Disobedient, Discontented, and Disruptive: Politics of Aesthetic Resistance and Resilience is a presentation by Professor Lanfranco Aceti, Director of Arts Administration at Boston University, at Art, Culture, and Technology (ACT) @ MIT. The presentation, on Tuesday, February 13, 2018, is part of ACT luncheon series and engages faculty and students with the affiliate’s research and thought processes in the creation of new scholarly works, curatorial projects, or personal exhibitions.
Professor Aceti, who studied at MIT with Professor Krzysztof Wodiczko (Harvard), is delighted to be a visiting professor and research affiliate @ ACT. This is an opportunity for developments and collaborations between the Arts Administration program at BU, on one side, and MIT and Harvard, on the other. Our students are already benefiting from collaborations put in place between these three institutions, for example the workshop with Professor Doris Sommer (Harvard) for the Arts in Barcelona course at BU held at the Harvard Art Museums.
Remembering his time with Professor Wodiczko, Professor Aceti said “one of my greatest experiences was to meet with outspoken and visionary artist Wodiczko, who impressed upon me the importance of differences and variety of thought and opinions. One quote I will always remember by Professor Wodiczko is ‘You cannot work towards peace being peaceful.’”
The lecture, Disobedient, Discontented, and Disruptive, addresses contemporary issues of artistic practices in times of political upheavals. The abstract is below.
“The repressed who sides with the revolution is, according to the standards of the beautiful life in an ugly society, uncouth and distorted by resentment […]” 
The lecture will discuss art within the context of ethical values—beyond the contemporary market and economical forces that have reduced all human endeavors to commodified outputs and outcomes. The re-introduction of ethical values, or more simply the re-introduction of ethics within society, brings art back, not so much into a Kantian aprioristic world, but into an ideological and social framework that can be identified as the superior teleology of art and society. In fact, both art and society have been eroded by militaristic, corporate, and oligarchic constructions that manifest themselves through the narratives of the body politic and through concepts of post-society, post-state, post-capitalism, post-democracy, post-citizenship, and post-art.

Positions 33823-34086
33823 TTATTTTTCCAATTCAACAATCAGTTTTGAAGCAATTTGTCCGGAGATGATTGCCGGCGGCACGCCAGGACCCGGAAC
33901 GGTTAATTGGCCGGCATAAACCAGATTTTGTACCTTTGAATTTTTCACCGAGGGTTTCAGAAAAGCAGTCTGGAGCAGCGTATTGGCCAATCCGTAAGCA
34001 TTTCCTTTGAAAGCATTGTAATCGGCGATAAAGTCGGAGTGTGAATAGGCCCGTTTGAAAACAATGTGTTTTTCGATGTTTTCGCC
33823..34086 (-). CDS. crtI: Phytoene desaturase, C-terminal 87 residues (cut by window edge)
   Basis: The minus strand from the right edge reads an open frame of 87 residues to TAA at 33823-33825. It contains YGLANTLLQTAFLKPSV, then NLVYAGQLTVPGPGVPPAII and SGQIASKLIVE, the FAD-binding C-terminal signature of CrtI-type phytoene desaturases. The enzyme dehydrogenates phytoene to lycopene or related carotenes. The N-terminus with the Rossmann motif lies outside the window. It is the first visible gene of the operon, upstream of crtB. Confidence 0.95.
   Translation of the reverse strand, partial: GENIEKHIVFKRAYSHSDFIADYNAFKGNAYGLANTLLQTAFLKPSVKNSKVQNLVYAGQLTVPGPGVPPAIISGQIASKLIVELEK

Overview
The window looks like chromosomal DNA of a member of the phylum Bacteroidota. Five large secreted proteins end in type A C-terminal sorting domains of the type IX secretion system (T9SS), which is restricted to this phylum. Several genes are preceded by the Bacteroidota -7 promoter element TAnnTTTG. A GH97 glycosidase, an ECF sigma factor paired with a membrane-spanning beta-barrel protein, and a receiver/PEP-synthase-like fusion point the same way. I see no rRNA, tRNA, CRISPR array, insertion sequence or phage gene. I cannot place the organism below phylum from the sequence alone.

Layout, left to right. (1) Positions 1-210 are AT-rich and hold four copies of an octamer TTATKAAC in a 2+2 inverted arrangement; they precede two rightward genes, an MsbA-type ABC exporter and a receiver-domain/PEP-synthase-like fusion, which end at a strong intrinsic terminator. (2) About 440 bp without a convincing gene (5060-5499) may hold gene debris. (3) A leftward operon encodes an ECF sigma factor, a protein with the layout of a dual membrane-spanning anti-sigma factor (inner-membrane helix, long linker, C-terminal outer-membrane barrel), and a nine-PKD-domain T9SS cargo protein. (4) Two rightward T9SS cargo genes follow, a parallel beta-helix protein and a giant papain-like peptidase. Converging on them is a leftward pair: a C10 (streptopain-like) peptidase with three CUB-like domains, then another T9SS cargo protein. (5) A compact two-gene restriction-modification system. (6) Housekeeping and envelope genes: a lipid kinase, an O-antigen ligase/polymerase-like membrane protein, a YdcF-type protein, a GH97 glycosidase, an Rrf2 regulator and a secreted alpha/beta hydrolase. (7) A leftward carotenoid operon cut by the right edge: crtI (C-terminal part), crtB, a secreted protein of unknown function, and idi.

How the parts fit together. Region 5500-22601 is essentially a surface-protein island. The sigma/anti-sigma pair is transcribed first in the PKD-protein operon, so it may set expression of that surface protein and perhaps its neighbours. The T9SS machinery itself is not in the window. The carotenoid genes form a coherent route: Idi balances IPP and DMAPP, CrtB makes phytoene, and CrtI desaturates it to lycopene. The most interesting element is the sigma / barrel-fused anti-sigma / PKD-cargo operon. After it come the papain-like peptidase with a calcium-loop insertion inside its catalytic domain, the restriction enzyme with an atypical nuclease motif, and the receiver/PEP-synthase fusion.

If art cannot exist any longer as a social endeavor and if anger can no longer be represented within an aesthetic context, if it is considered ‘uncouth’ and is subject to ugly society’s forms of control and censorship, then one must ask where is the public space that allows an analytical and reflective existence. The relationship between uncouth people, hierarchical societies, and public expressions of anger is further complicated by an historical impossibility for anything other than the institutional history of the ‘winners,’ also known as the truth  of the body politic,  to be widely represented, aestheticized, narrated, and memorialized.
 Theodor W. Adorno, Aesthetic Theory (London: Bloomsbury, 1997), 67.
 “Rooted as it is in the interconnected concepts of universality, objectivity, and canonicity privileged by the (Anglo-American) critical establishment, the battle about the authority of anger surrounding feminist criticism can be read as a battle for or around ‘truth’: an inscription of the discourse of ‘the true’ constructed and disseminated by agencies of institutionalized authority (including the university and the media) that works to appropriate or silence the voices of opposition or dissent.” Brenda R. Silver, “The Authority of Anger: ‘Three Guineas’ as Case Study,” Signs 16, no. 2 (Winter, 1991): 341.
 “The Body politic is after all a myth which can ultimately be sustained only by consensus.” Nicholas Mirzoeff, Bodyscape: Art, Modernity and the Ideal Figure (London: Routledge, 1995), 84.
Image credit: Lanfranco Aceti, Annunciation, 2018. Performance and sculptural installation. Photograph: Jonathan Munro. Curated by: Yiannis Colakides.